In the girls Nicola Atherton (AUS) caused an upset when she defeated one of the top favourites in Stephanie Gilmore (AUS) in the quarter finals. She now moves ahead into the semi finals and is hoping that she and her good mate Jessi Miley-Dyer will both make it through for a local girl final.

“Stephanie is definitely one of the event favourites and it feels fantastic to come away with a win,” said Atherton. “The conditions are tricky but I was happy with the call to run it today because I’ve had so much practice in waves like these. I was happy with my strategy and if conditions stay similar to this I’ll stick with it. It would be a dream come true to have an all Sydney girl final.”

As we go to press some excellent scores were notched up by Frenchmen Romain Lauhle in heat 14 and in heat 15 Joan Duru (FRA) had to be carried up the beach due to an incurred injury with the heat win going to Japanese competitor Yujiro Tsuji.

Tsuji, despite being given an open door when Duru had to pull back from catching waves, still pushed the limits and was another standout of the day.

Organisers will be back at 7am tomorrow morning to assess conditions. They are hoping to restart the event at 7.30am. The forecast looks promising with the swell expecting to build slightly overnight.


Heat 1:
TJ Barron (HAW) 17.50 def Jean Sebastien Esteinne (6.33)
Heat 2:
Sterling Spencer ((USA) 12.43 def Blake Thornton (AUS) 12.00
Heat 3:
Beau Walker (AUS) 16.83 def Ben Dunn (AUS) 11.30
Heat 4:
Bobby Hansen 11.17 (NZL) def Hideyoshi Tanaka (JAP) 6.33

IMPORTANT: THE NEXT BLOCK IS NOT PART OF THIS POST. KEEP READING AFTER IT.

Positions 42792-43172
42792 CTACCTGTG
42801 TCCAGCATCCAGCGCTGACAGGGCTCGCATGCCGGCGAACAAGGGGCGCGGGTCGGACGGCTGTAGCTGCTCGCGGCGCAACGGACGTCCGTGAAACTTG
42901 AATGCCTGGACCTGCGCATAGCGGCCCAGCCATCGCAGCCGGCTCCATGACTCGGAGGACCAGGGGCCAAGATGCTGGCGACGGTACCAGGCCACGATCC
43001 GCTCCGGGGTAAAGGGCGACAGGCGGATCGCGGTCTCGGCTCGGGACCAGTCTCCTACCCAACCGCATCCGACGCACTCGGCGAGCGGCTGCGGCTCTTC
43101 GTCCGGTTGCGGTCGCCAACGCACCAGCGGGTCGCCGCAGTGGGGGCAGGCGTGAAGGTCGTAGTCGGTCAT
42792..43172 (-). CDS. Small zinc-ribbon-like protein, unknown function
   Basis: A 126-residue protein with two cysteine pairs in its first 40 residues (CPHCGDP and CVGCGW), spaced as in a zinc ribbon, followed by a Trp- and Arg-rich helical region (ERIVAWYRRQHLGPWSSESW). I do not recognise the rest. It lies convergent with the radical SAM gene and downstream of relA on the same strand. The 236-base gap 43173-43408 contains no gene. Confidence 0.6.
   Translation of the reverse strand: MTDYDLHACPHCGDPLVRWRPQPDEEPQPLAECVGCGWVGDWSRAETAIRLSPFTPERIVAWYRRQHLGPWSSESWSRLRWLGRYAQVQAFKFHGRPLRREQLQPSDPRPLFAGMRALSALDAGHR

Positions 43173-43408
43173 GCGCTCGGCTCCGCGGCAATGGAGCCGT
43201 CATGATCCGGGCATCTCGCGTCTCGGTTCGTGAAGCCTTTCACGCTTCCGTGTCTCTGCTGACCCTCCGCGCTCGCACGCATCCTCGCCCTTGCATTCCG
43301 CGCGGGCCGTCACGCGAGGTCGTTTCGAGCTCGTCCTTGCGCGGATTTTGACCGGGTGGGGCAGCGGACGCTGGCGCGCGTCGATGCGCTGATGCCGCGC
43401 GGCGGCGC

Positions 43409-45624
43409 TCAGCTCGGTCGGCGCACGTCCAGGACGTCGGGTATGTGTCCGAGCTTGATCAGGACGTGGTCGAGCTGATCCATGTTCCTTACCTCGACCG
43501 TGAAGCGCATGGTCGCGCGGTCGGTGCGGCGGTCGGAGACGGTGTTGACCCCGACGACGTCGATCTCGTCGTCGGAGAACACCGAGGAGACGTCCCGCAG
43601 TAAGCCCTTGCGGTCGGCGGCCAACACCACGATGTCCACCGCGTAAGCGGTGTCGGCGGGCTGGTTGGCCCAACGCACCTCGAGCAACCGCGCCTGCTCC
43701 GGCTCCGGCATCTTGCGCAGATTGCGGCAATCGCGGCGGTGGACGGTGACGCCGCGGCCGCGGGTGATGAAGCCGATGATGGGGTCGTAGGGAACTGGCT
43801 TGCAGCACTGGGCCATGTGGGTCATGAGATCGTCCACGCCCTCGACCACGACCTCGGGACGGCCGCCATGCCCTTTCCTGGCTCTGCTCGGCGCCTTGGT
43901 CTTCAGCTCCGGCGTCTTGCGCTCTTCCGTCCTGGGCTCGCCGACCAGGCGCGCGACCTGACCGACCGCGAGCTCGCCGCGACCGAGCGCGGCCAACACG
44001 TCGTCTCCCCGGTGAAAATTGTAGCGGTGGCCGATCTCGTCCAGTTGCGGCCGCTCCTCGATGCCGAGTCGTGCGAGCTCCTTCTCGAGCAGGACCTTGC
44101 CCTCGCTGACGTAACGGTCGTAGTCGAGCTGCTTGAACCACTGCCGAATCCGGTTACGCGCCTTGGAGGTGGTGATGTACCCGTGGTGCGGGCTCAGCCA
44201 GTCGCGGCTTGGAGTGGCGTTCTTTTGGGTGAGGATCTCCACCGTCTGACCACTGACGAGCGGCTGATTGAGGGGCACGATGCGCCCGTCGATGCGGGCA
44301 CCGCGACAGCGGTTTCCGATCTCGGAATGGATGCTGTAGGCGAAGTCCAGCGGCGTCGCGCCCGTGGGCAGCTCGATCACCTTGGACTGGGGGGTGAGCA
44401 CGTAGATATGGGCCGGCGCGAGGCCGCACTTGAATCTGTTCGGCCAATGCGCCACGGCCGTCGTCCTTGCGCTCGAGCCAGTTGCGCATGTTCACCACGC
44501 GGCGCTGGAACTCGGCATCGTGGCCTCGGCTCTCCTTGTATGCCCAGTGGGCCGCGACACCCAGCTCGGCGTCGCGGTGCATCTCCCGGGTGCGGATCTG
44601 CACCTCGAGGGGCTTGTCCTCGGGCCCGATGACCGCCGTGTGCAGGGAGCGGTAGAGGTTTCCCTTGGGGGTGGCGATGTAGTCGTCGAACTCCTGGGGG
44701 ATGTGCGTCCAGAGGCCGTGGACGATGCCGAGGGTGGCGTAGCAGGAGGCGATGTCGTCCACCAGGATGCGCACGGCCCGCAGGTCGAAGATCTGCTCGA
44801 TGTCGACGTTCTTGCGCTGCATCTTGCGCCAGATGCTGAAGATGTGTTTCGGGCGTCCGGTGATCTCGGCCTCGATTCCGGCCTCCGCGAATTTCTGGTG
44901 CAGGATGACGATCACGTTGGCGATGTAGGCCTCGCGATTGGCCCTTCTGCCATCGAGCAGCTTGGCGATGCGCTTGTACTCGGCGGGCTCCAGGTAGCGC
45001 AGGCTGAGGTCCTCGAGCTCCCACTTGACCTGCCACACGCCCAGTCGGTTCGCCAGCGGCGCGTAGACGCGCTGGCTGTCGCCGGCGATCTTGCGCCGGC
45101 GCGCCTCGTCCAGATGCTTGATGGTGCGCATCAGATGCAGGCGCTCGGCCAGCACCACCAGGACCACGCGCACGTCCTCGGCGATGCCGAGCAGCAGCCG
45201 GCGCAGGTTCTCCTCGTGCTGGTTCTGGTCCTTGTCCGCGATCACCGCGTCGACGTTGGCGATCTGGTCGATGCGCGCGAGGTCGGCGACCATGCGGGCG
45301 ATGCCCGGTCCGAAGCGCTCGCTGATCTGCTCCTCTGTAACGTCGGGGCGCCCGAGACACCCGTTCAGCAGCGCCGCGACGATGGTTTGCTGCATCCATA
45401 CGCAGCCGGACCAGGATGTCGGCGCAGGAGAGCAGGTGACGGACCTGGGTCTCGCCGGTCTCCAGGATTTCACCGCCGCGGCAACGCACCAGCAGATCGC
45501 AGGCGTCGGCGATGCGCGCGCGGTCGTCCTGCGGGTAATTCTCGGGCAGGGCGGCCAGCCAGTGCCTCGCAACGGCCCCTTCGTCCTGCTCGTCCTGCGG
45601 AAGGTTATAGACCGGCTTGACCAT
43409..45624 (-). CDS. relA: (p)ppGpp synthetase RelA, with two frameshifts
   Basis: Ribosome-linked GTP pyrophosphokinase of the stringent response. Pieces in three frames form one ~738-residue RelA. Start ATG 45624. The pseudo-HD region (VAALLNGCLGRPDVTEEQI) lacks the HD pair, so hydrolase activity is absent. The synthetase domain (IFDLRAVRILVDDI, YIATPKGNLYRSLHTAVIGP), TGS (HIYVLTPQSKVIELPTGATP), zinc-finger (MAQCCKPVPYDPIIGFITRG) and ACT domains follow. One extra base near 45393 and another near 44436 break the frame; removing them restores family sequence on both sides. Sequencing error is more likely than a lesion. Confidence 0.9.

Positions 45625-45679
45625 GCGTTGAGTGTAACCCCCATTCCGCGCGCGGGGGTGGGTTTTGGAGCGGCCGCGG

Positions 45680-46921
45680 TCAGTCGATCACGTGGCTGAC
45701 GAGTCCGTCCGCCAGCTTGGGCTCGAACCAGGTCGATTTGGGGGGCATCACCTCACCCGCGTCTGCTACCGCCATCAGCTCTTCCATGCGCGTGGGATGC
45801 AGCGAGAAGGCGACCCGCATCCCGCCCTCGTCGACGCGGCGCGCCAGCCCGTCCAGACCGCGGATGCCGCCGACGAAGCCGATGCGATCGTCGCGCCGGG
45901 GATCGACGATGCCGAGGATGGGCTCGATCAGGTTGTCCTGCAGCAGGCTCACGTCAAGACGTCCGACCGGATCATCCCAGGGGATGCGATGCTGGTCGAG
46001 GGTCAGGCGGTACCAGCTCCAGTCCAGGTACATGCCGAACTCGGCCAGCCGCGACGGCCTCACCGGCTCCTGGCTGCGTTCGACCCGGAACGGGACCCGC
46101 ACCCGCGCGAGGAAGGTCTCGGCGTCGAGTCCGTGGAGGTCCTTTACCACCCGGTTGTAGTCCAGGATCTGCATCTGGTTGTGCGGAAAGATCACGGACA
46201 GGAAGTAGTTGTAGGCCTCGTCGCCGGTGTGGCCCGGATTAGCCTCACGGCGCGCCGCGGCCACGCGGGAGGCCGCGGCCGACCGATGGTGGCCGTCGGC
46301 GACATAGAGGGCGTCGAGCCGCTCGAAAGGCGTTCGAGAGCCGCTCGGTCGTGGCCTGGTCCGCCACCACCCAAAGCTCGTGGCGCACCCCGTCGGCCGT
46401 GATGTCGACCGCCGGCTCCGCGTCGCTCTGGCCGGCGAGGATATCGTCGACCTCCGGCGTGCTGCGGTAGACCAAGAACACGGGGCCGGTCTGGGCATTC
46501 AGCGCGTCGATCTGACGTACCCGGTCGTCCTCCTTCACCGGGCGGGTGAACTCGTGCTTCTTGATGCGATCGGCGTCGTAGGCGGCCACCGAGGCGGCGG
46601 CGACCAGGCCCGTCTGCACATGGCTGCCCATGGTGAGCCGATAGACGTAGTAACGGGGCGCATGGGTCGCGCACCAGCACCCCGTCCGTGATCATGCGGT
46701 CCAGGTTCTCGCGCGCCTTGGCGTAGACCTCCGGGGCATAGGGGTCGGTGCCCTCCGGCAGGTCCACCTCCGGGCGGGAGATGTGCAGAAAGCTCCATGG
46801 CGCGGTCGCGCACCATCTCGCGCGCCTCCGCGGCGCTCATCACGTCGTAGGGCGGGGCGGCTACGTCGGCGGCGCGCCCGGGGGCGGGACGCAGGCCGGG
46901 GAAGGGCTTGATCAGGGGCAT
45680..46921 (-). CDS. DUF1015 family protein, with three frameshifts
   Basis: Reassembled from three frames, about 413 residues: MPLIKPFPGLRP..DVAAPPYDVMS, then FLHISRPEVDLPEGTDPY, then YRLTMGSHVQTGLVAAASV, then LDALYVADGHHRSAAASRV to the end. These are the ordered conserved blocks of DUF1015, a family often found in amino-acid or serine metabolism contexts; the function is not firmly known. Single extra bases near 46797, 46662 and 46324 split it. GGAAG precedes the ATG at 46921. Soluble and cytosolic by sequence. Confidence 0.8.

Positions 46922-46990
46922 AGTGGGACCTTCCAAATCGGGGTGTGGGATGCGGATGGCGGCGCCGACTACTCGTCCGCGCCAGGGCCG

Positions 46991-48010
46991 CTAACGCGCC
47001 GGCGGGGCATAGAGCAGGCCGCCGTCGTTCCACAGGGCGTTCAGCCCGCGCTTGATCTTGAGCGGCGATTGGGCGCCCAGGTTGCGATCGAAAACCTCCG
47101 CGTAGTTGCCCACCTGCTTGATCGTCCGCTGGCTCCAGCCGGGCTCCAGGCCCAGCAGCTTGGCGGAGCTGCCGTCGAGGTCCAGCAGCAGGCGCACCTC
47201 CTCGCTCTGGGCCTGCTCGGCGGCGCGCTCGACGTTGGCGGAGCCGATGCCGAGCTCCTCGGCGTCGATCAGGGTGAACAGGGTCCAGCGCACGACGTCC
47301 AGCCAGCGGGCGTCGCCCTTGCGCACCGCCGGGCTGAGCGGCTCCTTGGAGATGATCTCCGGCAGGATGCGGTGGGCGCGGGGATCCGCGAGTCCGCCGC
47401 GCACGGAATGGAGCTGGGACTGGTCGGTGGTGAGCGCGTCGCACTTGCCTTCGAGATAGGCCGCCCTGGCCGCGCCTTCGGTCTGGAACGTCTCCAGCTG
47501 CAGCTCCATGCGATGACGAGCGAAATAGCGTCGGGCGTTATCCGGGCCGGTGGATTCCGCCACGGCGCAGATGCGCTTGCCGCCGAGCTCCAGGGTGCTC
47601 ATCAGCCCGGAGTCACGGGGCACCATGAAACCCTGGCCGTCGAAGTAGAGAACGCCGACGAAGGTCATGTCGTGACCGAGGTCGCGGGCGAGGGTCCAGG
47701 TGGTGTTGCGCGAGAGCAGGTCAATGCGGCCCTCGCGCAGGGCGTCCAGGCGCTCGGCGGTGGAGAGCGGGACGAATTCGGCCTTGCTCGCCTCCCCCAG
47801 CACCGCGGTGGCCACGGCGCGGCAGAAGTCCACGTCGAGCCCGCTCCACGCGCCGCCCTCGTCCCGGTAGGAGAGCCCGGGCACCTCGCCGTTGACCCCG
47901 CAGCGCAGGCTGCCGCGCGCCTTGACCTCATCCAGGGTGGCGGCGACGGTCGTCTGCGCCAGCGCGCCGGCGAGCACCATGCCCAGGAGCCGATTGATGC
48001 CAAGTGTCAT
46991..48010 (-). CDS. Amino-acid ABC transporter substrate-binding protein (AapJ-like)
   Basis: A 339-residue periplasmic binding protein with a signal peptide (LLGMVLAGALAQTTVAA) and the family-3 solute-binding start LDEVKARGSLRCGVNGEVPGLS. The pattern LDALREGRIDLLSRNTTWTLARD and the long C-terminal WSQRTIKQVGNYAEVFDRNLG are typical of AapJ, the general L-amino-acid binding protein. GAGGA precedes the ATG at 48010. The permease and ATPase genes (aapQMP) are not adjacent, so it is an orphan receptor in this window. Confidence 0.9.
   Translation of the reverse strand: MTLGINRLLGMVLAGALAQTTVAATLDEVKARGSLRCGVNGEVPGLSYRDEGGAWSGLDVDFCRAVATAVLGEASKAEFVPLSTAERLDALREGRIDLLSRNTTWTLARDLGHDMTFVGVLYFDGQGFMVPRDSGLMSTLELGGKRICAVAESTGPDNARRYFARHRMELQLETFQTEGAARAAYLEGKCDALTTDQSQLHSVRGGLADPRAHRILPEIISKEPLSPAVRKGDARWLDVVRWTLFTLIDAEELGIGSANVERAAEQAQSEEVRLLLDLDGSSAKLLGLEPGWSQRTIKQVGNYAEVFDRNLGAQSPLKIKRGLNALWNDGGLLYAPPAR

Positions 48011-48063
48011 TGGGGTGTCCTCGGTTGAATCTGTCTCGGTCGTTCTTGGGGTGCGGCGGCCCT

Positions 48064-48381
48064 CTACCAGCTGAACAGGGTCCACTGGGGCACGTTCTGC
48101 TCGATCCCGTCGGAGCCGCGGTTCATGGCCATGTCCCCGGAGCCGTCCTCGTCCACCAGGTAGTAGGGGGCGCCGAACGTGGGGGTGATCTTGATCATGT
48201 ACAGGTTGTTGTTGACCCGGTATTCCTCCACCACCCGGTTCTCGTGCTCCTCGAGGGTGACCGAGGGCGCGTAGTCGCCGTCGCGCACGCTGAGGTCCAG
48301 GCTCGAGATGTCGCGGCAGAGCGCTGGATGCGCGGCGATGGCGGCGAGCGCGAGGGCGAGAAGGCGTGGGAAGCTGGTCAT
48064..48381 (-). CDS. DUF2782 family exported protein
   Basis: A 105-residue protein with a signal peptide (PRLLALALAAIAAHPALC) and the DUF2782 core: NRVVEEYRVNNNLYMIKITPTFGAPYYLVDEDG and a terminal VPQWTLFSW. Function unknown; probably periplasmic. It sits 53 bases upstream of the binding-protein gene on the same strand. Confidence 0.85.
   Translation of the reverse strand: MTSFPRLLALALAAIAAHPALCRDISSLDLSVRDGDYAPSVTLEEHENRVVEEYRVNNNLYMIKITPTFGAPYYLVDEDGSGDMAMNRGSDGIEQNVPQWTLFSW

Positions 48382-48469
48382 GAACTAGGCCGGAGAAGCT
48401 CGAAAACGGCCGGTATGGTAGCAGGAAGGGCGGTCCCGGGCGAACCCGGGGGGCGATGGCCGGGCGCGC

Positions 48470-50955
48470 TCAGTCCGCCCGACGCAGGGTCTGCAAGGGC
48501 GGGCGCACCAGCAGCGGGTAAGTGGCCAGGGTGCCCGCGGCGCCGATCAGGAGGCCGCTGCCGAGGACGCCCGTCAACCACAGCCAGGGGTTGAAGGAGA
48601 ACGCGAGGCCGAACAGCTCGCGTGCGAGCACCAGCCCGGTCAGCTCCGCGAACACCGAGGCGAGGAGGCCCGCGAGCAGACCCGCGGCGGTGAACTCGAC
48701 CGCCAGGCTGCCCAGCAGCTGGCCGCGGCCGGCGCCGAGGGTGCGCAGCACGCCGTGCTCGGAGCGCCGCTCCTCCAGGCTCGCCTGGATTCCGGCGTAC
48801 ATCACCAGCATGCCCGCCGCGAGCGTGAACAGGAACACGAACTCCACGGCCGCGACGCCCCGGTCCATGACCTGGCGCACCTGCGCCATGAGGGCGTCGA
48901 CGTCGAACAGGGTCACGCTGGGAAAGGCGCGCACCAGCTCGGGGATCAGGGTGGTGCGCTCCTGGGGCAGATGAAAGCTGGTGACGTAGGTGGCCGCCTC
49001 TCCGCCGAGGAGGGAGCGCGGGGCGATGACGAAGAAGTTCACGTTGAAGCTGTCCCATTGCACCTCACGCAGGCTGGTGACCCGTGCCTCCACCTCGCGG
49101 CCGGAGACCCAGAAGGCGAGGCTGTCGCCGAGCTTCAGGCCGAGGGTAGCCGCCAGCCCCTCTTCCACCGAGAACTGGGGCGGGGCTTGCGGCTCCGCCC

Heat 5:
Hermes Tomas (BRA) 13.67 def Masato Nakano (JAP) 12.90
Heat 6:
Keegan Nel (ZAF) 11.10 def Giancarlo Zampieri (BRA) 10.67
Heat 7:
Brandon Jackson (ZAF) 15.34 def Brandon Roberts (ZAF) 9.17
Heat 8:
Dion Agius (AUS) 11.83 def Taumata Puhetini (PYF) 10.94
Heat 9:
Brian Toth (PRI) 14.20 def Wade Goodall (AUS) 11.50
Heat 10:
Leandro Bastos (BRA) def Gonzalo Zubizaretta (ESP 10.57
Heat 11:
Rhys Bombacci (AUS) 17.33 def Josh Redman (ZAF) 7.76
Heat 12:
Damien Fahrenfort (11.67) def Tanner Gudauskas (USA) 10.80
Heat 13:
Mitch Coleborn (AUS) 9.83 def Eric Geiselman (USA) 5.06
Heat 14:
Romain Lauhle (FRA) 16.83 def Hidetoshi Kirizume (JAP 9.43
Heat 15:
Yujiro Tsuji (JAP) 16.50 def Joan Duru (FRA) 16.33
Heat 16:
Granger Larsen (HAW) 13.34 def Tatsuya Fukugawa (JAP) 9.50

Girls Quarter-final results:

Heat 1:
Nikita Robb (ZAF) 15.50 def Carissa Moore 9.27 (HAW)
Heat 2:
Jessi Miley-Dyer (AUS) 14.66 def Pauline Ado (FRA) 5.90
Heat 3:
Nicola Atherton (AUS) 11.66 def Steph Gilmore (AUS) 9.34
Heat 4:
Mizuki Hagiwara (JAP) 6.57 def Diana Cristina (BRA) 5.06